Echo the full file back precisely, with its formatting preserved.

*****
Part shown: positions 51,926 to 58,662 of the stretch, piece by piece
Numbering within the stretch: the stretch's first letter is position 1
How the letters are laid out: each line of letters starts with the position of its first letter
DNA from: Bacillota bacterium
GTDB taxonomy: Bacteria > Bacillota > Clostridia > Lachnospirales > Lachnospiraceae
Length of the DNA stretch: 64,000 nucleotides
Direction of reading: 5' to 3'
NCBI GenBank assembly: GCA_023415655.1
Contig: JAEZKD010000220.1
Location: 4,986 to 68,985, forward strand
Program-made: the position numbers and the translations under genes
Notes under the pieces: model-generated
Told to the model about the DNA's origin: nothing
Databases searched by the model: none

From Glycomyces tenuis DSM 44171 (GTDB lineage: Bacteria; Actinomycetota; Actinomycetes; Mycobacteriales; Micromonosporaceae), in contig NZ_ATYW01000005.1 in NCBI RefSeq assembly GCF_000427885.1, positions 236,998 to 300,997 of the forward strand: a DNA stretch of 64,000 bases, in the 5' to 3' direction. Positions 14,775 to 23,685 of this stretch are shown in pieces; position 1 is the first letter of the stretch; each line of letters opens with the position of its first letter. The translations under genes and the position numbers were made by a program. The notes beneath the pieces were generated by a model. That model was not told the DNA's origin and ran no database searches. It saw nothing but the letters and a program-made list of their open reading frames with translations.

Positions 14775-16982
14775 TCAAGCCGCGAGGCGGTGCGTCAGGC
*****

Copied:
Part shown: positions 51,926 to 58,662 of the stretch, piece by piece
Numbering within the stretch: the stretch's first letter is position 1
How the letters are laid out: each line of letters starts with the position of its first letter
DNA from: Bacillota bacterium
GTDB taxonomy: Bacteria > Bacillota > Clostridia > Lachnospirales > Lachnospiraceae
Length of the DNA stretch: 64,000 nucleotides
Direction of reading: 5' to 3'
NCBI GenBank assembly: GCA_023415655.1
Contig: JAEZKD010000220.1
Location: 4,986 to 68,985, forward strand
Program-made: the position numbers and the translations under genes
Notes under the pieces: model-generated
Told to the model about the DNA's origin: nothing
Databases searched by the model: none

From Glycomyces tenuis DSM 44171 (GTDB lineage: Bacteria; Actinomycetota; Actinomycetes; Mycobacteriales; Micromonosporaceae), in contig NZ_ATYW01000005.1 in NCBI RefSeq assembly GCF_000427885.1, positions 236,998 to 300,997 of the forward strand: a DNA stretch of 64,000 bases, in the 5' to 3' direction. Positions 14,775 to 23,685 of this stretch are shown in pieces; position 1 is the first letter of the stretch; each line of letters opens with the position of its first letter. The translations under genes and the position numbers were made by a program. The notes beneath the pieces were generated by a model. That model was not told the DNA's origin and ran no database searches. It saw nothing but the letters and a program-made list of their open reading frames with translations.

Positions 14775-16982
14775 TCAAGCCGCGAGGCGGTGCGTCAGGC